We take an early Air Berlin flight from Hamburg to Barcelona, which means we are up around 5:30 a.m., picked up by Taxi at 6:00, and at the airport at 7:00. The flight takes off only five minutes late, and we arrive in Barcelona just after noon. All our bags arrive (yes!) and we exit the baggage claim.
    Now, I have paid for transfers along the way. This is the first one, and I wondered what we should be looking for on our way out. Easy to spot, as the woman there has a large clipboard with Disney Cruise Line on it. We walk up to her and she says “You must be the von Tagens, welcome!” She introduces us to Sonya, who will be driving us to the hotel. We follow her outside where a nice Mercedes Benz Classic Car is waiting. We manage to get all the luggage inside, as well as all of us, and we are off into town. Sonya speaks excellent English, having lived a year in London, and gives us helpful tips as well as explain that we shouldn’t be surprised to see so many shops closed, as it is major vacation time for the townspeople.
    We are staying at the Hotel Hesperia Presidente, on the Avenue Diagonal. It is one of the Disney recommend hotel, and we chose it from the list of five for two main reasons – it is fairly close to bus, subway, and tourist sites, and most important for the DW, it has a hair dryer.
    We are able to check in right away to room 1001, a lovely modern room with some nice views, especially from the very large shower window (loved the shower – 3 different combinations for how the water hits you). Once we get settled in, the DW announces we are going to take a walk to lunch.
    Three hours of walking later…..seeing most of the sites on and around the Passeig de Garcia, we have lunch. Then another forty five minutes walk back to the hotel for a nap.
    I do have to point out I got a bit of a kick out of this one traveling fair located at the intersection of the Passeig de Garcia and the Ave. Diagonal. They must have known Disney was in the area, as almost all their rides were Disney themed, including this one ride titled “Euro Disney”.
    We nap fairly late, then walk to the Passeig de Garcia (it would become our main hangout for the next two days) for food and ice cream.
    I should mention the weather. Warm, not as humid as I expected, usually cloudly with a bit of rain in the mornings, then clearing in the afternoon.

    August 16th.
    Breakfast is typical European breakfast buffet, served in the first floor restaurant.
    We inquire at the desk about the tourist bus, and are given maps and told that the bus stop is about three blocks to the right.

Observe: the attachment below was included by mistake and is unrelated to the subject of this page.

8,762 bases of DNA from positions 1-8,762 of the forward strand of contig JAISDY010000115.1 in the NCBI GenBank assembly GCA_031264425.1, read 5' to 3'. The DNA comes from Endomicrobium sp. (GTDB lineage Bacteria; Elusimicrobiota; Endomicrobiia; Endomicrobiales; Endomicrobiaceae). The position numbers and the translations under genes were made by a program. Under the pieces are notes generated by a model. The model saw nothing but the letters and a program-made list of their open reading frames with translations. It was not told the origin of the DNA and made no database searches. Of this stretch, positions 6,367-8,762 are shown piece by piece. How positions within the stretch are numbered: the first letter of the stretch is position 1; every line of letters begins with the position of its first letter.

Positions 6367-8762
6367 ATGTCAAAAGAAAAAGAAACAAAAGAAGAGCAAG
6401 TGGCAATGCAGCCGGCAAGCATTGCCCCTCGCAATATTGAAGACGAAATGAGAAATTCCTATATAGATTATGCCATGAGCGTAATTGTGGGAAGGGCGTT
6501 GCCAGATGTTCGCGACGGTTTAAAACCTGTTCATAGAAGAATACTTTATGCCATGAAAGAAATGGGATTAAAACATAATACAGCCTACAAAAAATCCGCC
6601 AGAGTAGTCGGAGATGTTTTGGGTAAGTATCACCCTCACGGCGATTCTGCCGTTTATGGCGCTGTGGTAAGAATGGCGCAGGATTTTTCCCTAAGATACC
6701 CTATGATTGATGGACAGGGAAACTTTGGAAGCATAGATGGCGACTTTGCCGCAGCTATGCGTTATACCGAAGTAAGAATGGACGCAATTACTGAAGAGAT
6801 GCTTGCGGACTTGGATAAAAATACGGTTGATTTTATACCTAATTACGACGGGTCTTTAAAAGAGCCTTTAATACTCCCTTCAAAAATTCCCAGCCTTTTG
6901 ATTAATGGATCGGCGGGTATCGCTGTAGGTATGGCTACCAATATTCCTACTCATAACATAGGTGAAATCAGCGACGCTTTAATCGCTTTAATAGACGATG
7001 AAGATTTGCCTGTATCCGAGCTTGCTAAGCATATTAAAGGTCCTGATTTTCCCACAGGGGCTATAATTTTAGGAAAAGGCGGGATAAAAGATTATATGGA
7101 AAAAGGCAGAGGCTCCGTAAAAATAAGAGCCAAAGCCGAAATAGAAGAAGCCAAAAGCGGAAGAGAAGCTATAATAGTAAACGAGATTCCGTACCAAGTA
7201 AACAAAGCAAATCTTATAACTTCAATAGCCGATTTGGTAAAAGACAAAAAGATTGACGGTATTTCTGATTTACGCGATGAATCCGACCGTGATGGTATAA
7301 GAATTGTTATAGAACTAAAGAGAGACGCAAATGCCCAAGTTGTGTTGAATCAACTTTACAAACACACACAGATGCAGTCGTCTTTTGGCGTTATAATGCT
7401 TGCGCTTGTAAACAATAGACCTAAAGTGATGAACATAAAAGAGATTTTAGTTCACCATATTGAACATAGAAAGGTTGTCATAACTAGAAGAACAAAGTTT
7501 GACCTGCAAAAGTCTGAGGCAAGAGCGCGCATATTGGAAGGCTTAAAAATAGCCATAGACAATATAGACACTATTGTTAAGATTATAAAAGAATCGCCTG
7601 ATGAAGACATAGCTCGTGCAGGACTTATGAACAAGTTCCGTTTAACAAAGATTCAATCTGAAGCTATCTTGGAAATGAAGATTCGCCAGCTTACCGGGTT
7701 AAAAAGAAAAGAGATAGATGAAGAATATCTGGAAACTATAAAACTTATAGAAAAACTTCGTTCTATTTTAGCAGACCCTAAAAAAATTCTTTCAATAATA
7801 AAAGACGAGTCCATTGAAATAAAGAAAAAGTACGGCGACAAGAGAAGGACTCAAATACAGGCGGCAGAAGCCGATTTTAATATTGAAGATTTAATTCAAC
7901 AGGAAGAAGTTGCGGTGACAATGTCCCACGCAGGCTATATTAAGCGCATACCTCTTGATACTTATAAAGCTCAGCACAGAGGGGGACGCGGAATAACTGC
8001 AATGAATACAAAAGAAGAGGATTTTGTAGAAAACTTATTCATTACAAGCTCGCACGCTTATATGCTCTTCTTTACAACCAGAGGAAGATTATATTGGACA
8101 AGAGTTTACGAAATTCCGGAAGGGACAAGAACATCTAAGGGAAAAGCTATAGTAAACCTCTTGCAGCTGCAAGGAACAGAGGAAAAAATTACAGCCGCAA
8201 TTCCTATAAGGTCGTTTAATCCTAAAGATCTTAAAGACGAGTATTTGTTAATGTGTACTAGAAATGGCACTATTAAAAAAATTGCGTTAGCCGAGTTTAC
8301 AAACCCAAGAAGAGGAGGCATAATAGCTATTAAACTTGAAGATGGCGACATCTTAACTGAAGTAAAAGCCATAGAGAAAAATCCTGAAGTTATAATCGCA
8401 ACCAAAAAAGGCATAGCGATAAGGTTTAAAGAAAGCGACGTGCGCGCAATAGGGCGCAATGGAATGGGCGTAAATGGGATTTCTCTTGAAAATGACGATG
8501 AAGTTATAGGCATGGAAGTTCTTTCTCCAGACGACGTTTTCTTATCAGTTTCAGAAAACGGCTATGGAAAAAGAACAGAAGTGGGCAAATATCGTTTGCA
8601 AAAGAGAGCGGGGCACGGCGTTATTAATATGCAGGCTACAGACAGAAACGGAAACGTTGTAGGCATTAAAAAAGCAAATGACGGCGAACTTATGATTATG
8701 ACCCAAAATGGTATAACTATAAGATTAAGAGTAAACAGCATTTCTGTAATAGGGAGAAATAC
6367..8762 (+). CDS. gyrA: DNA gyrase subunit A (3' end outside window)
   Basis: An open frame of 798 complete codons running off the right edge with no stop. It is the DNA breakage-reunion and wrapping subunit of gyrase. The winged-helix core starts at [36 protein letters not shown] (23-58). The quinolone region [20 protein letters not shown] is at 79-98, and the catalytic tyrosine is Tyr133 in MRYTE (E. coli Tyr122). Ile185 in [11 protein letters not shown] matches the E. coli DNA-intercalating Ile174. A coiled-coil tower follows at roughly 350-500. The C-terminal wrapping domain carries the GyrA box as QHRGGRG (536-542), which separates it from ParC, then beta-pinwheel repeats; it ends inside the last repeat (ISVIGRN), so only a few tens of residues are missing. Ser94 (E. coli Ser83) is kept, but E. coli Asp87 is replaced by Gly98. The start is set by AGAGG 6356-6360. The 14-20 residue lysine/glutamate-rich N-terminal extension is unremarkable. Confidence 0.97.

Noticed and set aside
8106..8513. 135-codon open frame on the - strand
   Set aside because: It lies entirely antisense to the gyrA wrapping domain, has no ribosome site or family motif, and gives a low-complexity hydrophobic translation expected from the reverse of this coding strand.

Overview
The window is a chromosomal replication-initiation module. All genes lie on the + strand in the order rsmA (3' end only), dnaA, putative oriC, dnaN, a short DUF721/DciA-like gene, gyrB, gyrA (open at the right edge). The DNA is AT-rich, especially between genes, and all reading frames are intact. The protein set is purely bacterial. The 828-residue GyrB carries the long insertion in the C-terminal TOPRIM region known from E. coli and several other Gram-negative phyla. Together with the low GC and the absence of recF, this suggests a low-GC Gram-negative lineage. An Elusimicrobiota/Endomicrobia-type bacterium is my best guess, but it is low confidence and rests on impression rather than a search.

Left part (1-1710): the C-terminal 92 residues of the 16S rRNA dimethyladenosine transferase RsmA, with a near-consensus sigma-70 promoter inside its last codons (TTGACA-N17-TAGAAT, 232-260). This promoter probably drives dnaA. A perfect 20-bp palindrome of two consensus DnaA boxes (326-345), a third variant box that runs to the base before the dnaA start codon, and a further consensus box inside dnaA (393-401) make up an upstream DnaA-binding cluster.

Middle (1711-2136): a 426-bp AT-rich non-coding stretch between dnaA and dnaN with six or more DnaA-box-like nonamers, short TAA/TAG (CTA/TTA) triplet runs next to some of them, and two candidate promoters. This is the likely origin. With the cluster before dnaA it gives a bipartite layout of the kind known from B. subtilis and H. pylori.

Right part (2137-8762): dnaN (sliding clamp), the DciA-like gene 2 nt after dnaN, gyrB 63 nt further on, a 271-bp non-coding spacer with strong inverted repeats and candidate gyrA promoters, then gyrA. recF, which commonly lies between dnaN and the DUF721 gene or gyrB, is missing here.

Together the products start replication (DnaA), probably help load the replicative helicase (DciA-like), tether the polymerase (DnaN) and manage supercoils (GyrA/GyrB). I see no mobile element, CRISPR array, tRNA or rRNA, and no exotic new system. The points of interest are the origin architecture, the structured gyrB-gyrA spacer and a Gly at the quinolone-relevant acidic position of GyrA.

The Barcelona Bus Turistic covers three routes, Red (North Route), Blue (South Route), and Green (Forum Route). Here you can ride to various tourist spots where you can hop off for awhile before getting the bus again.
    With your ticket, you get a small guidebook about what you will see and a pair of headphones. As they are Double Decker buses, you can go on the uncovered top or stay below. The headphones plug into a box where you can select the language you want to listen to the tour as you ride. I can’t swear to it, but the voice sounded a lot like Jeremy Irons on the English tour.
    The Red and Blue connect over a couple of points, as do the Blue and Green.
    Tickets are good for one day (or you can buy a two day ticket, as we did) and can be used for any of the routes.
    We take the Red Tour first, which covers first most of the route we had taken the day before on foot, before heading towards the famous Sagrada Familia Cathedral and a northern route through the city until we return two hours later at our stop at the Francesc Macia – Diagonal. We shop at a nearby department store for snacks for lunch plus a few other things we are running out of, then walk back to our hotel. We nap, then walk back to catch the southern Blue route, which takes us around the waterfront and up the Passeig de Garcia where we got off for dinner.
    Be aware that the buses have varied operating hours, and these are listed at each stop. We weren’t, and that’s why we had a nice walk back to our hotel.
    The next morning (Friday, Aug. 17th) we were at the bus stop and found out we had an hour before the bus would start arriving – and I want to add here that the wait for buses was generally short, no more than ten minutes apart.